Many buildings in the New York City area (particularly co-ops) get their financial statements audited and produced by an independent CPA on an annual basis. The purpose of this audit is to add some legitimacy to the financials being reported to the shareholders of the building. This report is usually between 17 and 25 pages and normally contains the following information described below. George Dimov, CPA has worked on over 100 audits of luxury Manhattan co-ops and condos.
- Cash balances (reserve fund)
- Performance of investments in investment accounts
- Due to/from accounts between buildings or between co-op and condo portion of building
- Performance of building vs. budget
- Assessments for repairs, taxes, etc
- Discussions related to conversion from oil heating to gas heating
- Legal cases the building may be involved in
- Mortgage maturity
- Line of Credit information and other loan amortization information
- Auditor’s opinion
- Expenses for utilities and general trend in utility prices
- Condition of portions of the building and possible capital expenditures
- Status of important leases of commercial space, such as retail storefronts and restaurants operating within the building
- Real estate tax assessments and potential disputes of assessed taxes
- Issues related to the super’s unit
- Real estate tax abatements for certain shareholders
- Large delinquent balances from tenants/shareholders
- Use of escrow accounts
This describes the reserve fund of the building and the amount of money available to pay utilities, taxes, capital projects, and other operating expenses. The expenses for seemingly normal items can be a staggering portion of a building’s budget. I have seen $600,000 of electrical expenses in one invoice, as well as million dollar plus real estate tax bills. It is important to maintain a cash balance and compare that to the typical spending of a building. This should be a component of the annual budgeting process of a condo or co-op. The budget makes estimates as to the operating and capital costs of a building and attempts to determine if a maintenance increase will be required of the tenants/shareholders.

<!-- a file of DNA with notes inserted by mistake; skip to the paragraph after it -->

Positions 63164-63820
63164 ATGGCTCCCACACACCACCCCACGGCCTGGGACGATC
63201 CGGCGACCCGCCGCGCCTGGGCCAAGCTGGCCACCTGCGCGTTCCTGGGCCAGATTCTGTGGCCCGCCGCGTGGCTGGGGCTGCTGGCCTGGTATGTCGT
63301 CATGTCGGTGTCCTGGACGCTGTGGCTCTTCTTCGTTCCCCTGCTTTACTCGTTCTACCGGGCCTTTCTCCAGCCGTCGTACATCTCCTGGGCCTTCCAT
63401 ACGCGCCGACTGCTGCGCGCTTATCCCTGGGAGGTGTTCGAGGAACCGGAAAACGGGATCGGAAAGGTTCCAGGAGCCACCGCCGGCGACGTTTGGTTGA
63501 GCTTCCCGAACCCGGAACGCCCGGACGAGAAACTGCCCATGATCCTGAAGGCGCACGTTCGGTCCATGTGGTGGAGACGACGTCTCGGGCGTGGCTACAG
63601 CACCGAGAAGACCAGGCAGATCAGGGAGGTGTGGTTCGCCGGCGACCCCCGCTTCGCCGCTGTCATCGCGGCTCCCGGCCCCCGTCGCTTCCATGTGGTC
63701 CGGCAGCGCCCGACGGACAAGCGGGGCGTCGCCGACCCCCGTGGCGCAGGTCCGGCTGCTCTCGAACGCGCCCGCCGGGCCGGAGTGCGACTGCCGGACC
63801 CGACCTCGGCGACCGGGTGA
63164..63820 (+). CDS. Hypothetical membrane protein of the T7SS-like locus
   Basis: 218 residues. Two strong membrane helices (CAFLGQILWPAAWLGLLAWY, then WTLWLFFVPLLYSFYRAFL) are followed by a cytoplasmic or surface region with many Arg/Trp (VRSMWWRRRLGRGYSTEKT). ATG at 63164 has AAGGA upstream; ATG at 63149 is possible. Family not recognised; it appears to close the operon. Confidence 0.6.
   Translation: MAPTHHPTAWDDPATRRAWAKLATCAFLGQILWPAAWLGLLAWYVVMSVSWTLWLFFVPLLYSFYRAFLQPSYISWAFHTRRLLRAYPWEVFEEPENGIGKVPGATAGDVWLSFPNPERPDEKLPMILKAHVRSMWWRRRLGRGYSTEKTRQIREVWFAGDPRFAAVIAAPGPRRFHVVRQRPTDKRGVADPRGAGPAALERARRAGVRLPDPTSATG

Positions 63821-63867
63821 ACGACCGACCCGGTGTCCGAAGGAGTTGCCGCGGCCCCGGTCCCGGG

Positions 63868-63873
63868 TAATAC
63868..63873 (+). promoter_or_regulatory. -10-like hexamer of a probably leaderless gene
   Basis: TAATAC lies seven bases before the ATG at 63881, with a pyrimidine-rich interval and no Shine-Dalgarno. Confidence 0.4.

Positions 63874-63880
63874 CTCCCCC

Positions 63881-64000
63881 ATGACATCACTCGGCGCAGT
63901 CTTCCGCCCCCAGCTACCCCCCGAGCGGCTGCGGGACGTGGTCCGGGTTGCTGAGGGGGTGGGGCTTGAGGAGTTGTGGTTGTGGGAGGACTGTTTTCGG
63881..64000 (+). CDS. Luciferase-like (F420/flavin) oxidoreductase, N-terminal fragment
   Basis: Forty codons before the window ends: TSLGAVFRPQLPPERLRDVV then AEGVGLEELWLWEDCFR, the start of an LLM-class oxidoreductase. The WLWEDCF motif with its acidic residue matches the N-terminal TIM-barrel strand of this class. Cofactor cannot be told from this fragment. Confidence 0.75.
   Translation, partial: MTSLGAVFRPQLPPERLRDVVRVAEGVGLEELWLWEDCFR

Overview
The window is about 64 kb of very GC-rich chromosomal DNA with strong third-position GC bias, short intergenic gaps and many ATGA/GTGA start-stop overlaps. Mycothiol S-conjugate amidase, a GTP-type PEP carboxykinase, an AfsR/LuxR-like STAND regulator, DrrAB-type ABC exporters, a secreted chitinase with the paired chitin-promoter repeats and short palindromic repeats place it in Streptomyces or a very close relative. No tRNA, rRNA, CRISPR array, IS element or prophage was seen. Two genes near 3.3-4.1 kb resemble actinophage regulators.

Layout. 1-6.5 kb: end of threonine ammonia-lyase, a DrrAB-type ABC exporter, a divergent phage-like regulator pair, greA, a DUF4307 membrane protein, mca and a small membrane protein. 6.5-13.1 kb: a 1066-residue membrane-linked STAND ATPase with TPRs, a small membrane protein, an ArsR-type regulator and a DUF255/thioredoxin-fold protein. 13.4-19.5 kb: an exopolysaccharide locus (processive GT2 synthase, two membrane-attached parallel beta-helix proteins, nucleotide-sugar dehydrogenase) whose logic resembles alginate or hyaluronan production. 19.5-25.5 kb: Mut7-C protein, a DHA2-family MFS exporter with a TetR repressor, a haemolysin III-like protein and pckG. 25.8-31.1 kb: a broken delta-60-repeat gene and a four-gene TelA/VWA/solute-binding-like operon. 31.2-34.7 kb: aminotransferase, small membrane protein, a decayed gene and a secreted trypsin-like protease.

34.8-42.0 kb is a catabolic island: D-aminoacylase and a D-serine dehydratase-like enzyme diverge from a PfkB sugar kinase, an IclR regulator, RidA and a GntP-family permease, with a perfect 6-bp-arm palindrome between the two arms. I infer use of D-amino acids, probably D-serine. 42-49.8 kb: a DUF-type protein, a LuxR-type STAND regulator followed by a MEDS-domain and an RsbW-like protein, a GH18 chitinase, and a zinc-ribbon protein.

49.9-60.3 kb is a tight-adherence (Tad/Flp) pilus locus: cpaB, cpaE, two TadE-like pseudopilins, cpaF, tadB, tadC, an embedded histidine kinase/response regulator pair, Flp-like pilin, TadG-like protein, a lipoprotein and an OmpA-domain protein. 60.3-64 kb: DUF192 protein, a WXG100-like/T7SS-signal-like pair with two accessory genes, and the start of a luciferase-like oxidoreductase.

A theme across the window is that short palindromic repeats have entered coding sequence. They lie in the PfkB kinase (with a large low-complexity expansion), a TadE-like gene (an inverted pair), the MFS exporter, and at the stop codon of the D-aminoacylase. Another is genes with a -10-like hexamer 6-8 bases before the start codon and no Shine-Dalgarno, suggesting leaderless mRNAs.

Performance of investments in building brokerage accounts:
Many buildings have funds that they would like to earn some interest and dividends on. In the current interest rate environment, it is increasingly difficult to find traditional “safe” investments for the building’s reserves. For this reason, many buildings choose to have investment accounts at common brokerages, some of which are actively managed. I have worked on buildings that have a half-dozen brokerage accounts which receive monthly statements from Merrill Lynch and other brokerages. These gains/losses from realized security performance are then booked on the building’s 1120 return and shown as income/losses on the building’s financial statements.
Due to/due from balances between condo and co-op:
This applies to buildings that have a condo portion and a co-op portion. In such buildings, there are two legal entities operating under one roof. The distinction is that co-op owners are “shareholders” in a building and thus own ownership “shares” of their building. Condo owners (condos typically cost more) own their unit outright and are less dependent on board approval or the whims of a board.
In these cases, one entity may pay expenses on behalf of another, frequently causing an accumulation of due to/from balances between the entities. A common example has to do with utilities spending out of one particular operating account. For example, the co-op portion may have an operating account which they use to pay all of the electric and gas to Con-Edison for the whole building. However, this includes a portion that is the responsibility for the condo to pay. This will create a “due from” increase in the books of the co-op and a “due too” increase in the books of the condo.
It is very important to keep careful track of these balances – I have seen instances where one entity is having trouble meeting cash needs for basic repairs and maintenance because their entire operating account is drained from making large utility payments.
Performance of building vs. budget: